In Western Europe, Covid-19 Caused the Biggest Drop in Life Expectancy Since World War II

The study authors say the pandemic may have an even greater impact on life spans in less developed countries that were not included in the research

A female doctor wearing protective equipment sitting on the floor of a hospital hallway in Italy
A new study reveals life expectancy in many counties fell by more than 6 months from 2019 to 2020 due to the Covid-19 pandemic. Alberto Giuliani via Wikimedia Commons under [CC BY-SA 4.0]

According to a new study, the Covid-19 pandemic caused the largest decrease in life expectancy since World War II in some Western European countries, seemingly wiping out years of progress. The analysis of nearly 30 countries found the largest decline was in American men, whose life expectancy dropped by 2.2 years relative to 2019 estimates.

"The fact that our results highlight such a large impact that is directly attributable to Covid-19 shows how devastating a shock it has been for many countries," says study author Ridhi Kashyap, an associate professor of social demography at the University of Oxford, to Victor Jack for Reuters.

The study, which was published in the International Journal of Epidemiology, compared the change in life expectancy in 29 counties spanning most of Europe, the United States and Chile between 2019 and 2020. They found that life expectancy in 22 of the counties fell by more than 6 months for both sexes. Generally, researchers found the biggest decreases in life expectancy for men compared to women. Life expectancy for American women dropped by almost 1.7 years—a smaller decline than men’s 2.2 years—but still the largest decline in life expectancy for women among any country in the study. Men lost more than a year in 15 of the countries studied, compared to women in just 11 countries.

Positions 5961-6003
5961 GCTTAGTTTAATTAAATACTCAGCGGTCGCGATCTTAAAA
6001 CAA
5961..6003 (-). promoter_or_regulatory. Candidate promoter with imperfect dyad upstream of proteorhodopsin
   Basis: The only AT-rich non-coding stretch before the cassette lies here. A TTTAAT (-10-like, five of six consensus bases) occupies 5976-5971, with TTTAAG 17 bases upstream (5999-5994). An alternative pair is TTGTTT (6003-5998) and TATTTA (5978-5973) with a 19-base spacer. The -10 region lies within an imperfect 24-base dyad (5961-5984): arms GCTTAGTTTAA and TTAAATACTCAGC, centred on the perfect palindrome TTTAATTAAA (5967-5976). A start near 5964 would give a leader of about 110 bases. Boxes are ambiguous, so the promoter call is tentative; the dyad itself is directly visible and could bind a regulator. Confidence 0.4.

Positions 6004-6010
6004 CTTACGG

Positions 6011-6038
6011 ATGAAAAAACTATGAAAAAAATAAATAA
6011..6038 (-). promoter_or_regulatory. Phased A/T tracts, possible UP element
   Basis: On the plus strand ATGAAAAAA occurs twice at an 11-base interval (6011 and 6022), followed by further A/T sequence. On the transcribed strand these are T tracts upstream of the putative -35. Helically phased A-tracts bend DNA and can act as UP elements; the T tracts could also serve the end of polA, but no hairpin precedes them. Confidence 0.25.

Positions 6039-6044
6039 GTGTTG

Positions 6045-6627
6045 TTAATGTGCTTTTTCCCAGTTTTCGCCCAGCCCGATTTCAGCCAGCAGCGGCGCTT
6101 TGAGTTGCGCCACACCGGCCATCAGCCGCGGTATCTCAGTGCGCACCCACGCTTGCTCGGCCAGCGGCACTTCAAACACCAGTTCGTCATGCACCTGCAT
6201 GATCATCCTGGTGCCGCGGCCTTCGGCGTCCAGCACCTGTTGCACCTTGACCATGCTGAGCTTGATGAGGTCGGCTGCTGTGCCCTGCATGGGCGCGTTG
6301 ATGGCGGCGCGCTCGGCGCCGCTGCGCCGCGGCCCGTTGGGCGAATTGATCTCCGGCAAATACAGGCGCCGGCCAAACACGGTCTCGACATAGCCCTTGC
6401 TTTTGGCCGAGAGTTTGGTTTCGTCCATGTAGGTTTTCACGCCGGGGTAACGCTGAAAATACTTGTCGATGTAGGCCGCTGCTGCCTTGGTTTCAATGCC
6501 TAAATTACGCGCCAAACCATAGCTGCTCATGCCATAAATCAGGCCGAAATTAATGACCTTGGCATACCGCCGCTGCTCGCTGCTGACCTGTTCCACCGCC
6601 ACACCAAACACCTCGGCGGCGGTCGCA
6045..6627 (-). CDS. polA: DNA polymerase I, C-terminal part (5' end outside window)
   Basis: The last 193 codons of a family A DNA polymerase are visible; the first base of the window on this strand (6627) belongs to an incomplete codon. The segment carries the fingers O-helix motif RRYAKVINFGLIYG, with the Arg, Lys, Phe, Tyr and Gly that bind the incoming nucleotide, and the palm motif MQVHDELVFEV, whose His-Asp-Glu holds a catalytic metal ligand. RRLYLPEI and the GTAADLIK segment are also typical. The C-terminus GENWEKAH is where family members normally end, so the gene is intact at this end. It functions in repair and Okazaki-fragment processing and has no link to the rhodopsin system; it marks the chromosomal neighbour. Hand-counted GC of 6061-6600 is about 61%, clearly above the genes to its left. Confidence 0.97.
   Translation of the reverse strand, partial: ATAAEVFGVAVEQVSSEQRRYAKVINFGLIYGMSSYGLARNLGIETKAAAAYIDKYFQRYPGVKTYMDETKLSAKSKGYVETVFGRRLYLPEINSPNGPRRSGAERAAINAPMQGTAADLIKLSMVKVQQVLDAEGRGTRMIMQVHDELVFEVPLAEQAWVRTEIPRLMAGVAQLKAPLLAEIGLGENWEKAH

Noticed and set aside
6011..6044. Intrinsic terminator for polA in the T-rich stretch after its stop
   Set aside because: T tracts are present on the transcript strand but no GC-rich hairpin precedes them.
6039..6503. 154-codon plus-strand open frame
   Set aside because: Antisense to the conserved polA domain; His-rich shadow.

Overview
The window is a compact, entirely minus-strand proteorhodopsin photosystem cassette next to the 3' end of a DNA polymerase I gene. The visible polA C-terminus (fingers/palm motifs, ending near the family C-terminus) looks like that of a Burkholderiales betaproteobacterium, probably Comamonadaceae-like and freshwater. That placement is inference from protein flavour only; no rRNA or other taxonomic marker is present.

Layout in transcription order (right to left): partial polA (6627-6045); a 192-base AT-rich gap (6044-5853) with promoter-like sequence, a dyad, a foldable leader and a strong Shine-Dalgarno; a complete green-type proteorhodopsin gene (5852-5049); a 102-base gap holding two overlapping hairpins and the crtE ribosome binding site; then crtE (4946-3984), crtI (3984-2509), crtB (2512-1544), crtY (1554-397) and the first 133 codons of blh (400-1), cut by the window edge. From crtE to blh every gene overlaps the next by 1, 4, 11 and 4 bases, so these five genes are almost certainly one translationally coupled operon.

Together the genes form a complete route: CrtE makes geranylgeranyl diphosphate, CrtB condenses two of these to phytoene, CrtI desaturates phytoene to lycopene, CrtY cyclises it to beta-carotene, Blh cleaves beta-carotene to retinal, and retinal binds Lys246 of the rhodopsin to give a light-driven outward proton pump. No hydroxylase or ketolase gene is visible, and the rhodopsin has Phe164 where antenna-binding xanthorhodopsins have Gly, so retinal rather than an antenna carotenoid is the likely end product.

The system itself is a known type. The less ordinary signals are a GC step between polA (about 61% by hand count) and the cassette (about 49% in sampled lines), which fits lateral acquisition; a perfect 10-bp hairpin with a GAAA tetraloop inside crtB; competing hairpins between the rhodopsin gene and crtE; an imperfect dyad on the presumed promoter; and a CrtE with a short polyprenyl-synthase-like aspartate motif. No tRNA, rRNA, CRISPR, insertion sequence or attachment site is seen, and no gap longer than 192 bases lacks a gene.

“To contextualize, it took on average 5.6 years for these countries to achieve a one-year increase in life expectancy recently: progress wiped out over the course of 2020 by Covid-19,” says study author José Manuel Aburto, also a researcher at the University of Oxford's Department of Sociology, to the Guardian’s Ben Quinn. 

In the U.S., the death rate primarily rose among young and middle-aged people, while in Europe, the most significant increase in mortality was for people over 60 years old. Only Denmark and Norway, which have both taken aggressive measures to control Covid-19, avoided drops in life expectancy. The recent work echoes a study published earlier this year by the Centers for Disease Control and Prevention, which found that average life expectancy dropped more rapidly than it has in the past seven decades, decreasing by 1.5 years to a 77.3 years average life expectancy. More than 4.5 million people worldwide have lost their lives to Covid-19 and last week Covid-19 surpassed the 1918 flu to America’s deadliest-ever pandemic

The study authors point out that Covid-19 may have an even greater impact on life spans in less developed countries that were not included in the research due to limited data. The study didn't consider race and income in life expectancy calculations, but the research team noted American men may have suffered the steepest drop due to both high rates of certain medical conditions compared to European men, and unequal access to health care. Covid-19’s disproportionate toll on communities of color exacerbated already existing gaps in life expectancy between white and black Americans, reports Jason Gale for Bloomberg.

“We urgently call for the publication and availability of more disaggregated data from a wider range of countries, including low- and middle-income countries, to better understand the impacts of the pandemic globally,” says Kashyap to Reuters.

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